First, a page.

Why Aren't Corporations Spending?

The well-being of the economy depends on it

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The country's dismal 9.5% unemployment rate has many economists debating a second federal stimulus. But government spending can't revive the economy by itself. What's needed, many argue, is increased spending by corporations, which continue to prefer to spend profits on dividends and bonuses rather than investing in their own businesses. What's holding them back and what policies, if any, will incentivize them to spend?

  • Because of Regulations, Corporations Are Afraid to Act, writes Fareed Zakaria at The Washington Post:
The key to a sustainable recovery and robust economic growth is to get companies investing in America. So why are they reluctant, despite having mounds of cash? I put this question to a series of business leaders...

Economic uncertainty was the primary cause of their caution. "We've just been through a tsunami and that produces caution," one told me. But in addition to economics, they kept talking about politics, about the uncertainty surrounding regulations and taxes... One CEO told me, "Almost every agency we deal with has announced some expansion of its authority, which naturally makes me concerned about what's in store for us for the future."

The economic crisis forced the government to expand its authority in dozens of areas, from finance to automobiles. But precisely because of these circumstances, Obama needs to outline a growth and competitiveness agenda that is compelling to the business community. This might sound like psychology more than economics, and the populist left will surely scream that the last thing we need to do is pander to business. But the first thing we need is for these people to start spending their money -- soon.
Over the past decade and a half, corporations have been saving more and investing less in their own businesses... Over the past decade and a half, corporations have been saving more and investing less in their own businesses...

The reason for all this saving in the United States is that public companies have become obsessed with quarterly earnings. To show short-term profits, they avoid investing in future growth. To develop new products, buy new equipment or expand geographically, an enterprise has to spend money -- on marketing research, product design, prototype development, legal expenses associated with patents, lining up contractors and so on.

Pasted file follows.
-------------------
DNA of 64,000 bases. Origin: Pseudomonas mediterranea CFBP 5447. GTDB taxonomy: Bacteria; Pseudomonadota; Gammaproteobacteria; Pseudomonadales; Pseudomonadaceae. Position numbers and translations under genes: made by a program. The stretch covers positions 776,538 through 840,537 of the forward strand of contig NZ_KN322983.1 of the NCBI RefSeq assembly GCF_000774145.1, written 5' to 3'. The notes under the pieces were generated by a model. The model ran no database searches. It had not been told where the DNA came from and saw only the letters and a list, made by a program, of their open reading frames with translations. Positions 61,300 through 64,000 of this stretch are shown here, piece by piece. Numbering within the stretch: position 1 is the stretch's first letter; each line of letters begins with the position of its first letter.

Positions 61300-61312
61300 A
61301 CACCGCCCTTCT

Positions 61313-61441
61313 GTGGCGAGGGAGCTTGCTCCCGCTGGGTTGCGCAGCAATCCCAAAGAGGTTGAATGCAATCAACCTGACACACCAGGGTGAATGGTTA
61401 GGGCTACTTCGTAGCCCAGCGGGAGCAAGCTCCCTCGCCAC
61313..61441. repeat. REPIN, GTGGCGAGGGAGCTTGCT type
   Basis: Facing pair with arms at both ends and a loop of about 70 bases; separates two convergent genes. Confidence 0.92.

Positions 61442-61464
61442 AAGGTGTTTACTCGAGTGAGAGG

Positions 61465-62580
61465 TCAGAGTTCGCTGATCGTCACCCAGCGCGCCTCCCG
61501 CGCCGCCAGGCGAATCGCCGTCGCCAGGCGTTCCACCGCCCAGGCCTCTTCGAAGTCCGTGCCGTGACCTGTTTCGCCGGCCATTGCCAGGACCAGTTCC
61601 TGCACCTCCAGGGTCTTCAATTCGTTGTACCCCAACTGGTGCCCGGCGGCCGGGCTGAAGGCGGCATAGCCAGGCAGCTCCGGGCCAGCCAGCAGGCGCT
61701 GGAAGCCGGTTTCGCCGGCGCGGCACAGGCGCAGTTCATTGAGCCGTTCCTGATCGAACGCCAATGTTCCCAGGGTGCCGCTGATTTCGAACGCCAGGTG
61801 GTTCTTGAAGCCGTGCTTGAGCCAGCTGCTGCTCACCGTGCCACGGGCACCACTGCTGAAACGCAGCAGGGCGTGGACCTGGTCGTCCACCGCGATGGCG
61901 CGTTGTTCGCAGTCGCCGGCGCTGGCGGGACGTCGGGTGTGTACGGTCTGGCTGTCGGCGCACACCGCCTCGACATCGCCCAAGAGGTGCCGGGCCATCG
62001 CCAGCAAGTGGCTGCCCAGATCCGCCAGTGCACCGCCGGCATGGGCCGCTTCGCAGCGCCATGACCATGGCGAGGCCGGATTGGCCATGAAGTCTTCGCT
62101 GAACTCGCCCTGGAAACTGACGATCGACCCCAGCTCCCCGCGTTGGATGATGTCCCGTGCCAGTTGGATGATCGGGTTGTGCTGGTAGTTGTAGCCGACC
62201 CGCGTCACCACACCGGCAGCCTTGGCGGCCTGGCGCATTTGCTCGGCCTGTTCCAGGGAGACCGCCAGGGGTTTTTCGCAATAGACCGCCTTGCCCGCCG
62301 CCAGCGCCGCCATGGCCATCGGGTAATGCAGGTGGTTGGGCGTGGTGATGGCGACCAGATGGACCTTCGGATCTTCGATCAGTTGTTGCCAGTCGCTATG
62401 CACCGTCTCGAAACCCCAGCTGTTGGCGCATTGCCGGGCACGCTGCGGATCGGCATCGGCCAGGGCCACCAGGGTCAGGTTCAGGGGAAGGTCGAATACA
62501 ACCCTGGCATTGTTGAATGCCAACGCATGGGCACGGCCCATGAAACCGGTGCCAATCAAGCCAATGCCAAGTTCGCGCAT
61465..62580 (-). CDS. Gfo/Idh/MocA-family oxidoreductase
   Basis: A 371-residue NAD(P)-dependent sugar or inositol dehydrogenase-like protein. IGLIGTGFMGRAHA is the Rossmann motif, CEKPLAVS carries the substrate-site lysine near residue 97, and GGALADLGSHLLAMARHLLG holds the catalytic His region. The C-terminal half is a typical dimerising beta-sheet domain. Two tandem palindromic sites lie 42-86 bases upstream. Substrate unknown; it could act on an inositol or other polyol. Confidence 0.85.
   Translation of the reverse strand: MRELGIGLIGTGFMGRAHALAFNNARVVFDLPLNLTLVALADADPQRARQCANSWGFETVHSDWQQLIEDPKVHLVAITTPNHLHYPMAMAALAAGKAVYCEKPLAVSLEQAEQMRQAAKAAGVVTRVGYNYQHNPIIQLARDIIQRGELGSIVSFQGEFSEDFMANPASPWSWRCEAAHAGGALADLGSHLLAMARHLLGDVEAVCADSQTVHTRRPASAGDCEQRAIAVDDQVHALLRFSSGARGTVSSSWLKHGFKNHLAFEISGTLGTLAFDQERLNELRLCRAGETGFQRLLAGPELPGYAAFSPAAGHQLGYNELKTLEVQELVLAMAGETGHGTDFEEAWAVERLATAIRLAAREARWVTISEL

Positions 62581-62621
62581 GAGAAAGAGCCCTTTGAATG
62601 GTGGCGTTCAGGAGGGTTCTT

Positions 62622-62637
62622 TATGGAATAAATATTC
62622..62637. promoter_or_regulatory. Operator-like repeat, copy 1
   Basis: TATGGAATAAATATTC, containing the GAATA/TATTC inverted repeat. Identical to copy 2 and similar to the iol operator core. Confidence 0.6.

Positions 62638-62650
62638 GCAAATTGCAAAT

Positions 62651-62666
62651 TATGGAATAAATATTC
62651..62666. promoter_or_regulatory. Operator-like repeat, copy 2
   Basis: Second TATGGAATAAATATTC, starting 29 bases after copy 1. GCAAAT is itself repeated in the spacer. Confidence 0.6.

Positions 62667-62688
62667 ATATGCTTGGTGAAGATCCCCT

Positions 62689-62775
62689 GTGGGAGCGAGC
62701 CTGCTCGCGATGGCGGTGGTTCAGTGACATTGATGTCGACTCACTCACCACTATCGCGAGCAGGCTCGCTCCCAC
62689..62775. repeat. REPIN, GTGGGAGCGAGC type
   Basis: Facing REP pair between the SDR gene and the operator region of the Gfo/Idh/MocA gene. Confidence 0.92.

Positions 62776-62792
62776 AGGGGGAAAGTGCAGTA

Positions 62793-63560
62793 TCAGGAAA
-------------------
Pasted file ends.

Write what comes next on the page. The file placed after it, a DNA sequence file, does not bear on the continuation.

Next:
Instead of pursuing budget retrenchment, policymakers need to create incentives for corporations to reinvest their profits in business operations. One way to do this would be to impose an aggressive tax on retained earnings that are not reinvested within two years. Another approach would be a tax on the turnover of corporate financial investments that would raise the cost of speculating with profits, rather than putting them into the business."
  • Capital Markets Need Pro-Capital Policies, writes Ed Morrissey at Hot Air: "In order to unlock the capital in those ledgers, the US needs to set a fiscal course that demonstrates deficit reduction and elimination through substantial spending cuts rather than future tax hikes. That means an end to government interventions, especially those added or enhanced in the last few years that took the annual federal budget from $2.77 trillion to over $3.8 trillion in just three fiscal years. Capital markets need to see pro-capital policies, run by people who actually understand capital markets, and not by ivory-tower intellectuals whose closest experience to private-sector management was a case study published by the Harvard School of Business. And until Washington starts producing those kinds of policies, investors will continue to shield their capital -- or find other markets in which to invest it."
This article is from the archive of our partner The Wire.